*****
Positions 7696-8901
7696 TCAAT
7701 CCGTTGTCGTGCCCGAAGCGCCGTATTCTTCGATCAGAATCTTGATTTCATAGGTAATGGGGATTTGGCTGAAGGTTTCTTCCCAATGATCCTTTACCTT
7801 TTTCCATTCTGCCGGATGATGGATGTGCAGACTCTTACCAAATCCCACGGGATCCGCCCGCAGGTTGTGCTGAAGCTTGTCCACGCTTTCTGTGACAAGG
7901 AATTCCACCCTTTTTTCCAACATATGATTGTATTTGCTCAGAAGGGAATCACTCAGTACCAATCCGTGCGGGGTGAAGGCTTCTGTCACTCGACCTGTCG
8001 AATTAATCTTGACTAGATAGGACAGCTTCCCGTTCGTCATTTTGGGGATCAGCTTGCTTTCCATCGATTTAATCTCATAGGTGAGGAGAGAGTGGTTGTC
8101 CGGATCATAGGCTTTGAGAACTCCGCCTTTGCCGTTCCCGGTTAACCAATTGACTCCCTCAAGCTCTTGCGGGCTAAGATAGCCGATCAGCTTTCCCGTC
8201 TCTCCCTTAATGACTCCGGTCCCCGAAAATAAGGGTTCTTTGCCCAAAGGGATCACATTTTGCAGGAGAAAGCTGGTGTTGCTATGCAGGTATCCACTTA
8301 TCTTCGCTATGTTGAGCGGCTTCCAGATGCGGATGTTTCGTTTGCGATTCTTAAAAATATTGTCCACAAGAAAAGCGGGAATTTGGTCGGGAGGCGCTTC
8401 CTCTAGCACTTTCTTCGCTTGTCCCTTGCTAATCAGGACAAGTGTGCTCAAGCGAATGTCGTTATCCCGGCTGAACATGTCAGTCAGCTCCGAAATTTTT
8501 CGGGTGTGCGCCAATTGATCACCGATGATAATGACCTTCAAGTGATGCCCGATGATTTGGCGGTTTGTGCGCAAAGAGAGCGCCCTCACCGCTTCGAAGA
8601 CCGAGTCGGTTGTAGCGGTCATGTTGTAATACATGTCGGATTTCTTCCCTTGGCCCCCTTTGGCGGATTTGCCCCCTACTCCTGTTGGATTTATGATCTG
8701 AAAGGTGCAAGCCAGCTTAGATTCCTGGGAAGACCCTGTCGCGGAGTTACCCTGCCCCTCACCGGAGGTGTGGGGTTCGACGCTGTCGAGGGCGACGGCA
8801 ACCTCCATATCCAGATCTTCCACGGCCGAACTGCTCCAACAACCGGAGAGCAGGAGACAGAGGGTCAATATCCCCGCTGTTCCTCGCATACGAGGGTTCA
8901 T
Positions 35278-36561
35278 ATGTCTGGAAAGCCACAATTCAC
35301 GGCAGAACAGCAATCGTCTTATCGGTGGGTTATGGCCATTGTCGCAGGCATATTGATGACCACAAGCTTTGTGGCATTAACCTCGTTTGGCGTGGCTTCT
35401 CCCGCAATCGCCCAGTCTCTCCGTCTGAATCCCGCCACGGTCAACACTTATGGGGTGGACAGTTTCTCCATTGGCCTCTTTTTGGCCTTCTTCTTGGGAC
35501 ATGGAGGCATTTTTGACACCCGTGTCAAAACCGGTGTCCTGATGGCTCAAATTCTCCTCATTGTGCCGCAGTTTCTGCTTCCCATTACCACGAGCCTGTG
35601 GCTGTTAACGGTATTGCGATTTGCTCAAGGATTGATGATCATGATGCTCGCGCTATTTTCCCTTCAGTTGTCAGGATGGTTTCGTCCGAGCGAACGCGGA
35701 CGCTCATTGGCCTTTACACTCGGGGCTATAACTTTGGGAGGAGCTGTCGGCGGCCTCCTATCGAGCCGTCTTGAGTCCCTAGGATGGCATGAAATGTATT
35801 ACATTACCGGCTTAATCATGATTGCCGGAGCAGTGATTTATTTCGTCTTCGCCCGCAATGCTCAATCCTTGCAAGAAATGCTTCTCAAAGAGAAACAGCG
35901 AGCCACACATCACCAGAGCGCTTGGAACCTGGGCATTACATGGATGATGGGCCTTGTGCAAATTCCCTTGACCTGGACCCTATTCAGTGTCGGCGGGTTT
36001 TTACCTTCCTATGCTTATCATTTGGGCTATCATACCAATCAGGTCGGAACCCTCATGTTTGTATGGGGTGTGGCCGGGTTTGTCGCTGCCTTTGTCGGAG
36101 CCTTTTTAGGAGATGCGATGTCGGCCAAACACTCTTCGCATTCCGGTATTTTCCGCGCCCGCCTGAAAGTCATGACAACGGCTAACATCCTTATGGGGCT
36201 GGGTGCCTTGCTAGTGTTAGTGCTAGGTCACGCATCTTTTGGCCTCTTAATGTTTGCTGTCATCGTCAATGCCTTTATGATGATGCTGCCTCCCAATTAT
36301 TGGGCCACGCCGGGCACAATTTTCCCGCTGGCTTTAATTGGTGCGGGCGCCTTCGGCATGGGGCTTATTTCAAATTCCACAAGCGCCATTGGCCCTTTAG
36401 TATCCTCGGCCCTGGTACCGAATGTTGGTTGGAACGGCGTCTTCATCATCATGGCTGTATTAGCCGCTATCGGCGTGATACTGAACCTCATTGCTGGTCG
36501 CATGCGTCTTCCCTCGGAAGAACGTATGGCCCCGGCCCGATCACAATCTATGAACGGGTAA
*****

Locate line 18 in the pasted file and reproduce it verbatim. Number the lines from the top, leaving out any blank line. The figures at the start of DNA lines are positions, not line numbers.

35301 GGCAGAACAGCAATCGTCTTATCGGTGGGTTATGGCCATTGTCGCAGGCATATTGATGACCACAAGCTTTGTGGCATTAACCTCGTTTGGCGTGGCTTCT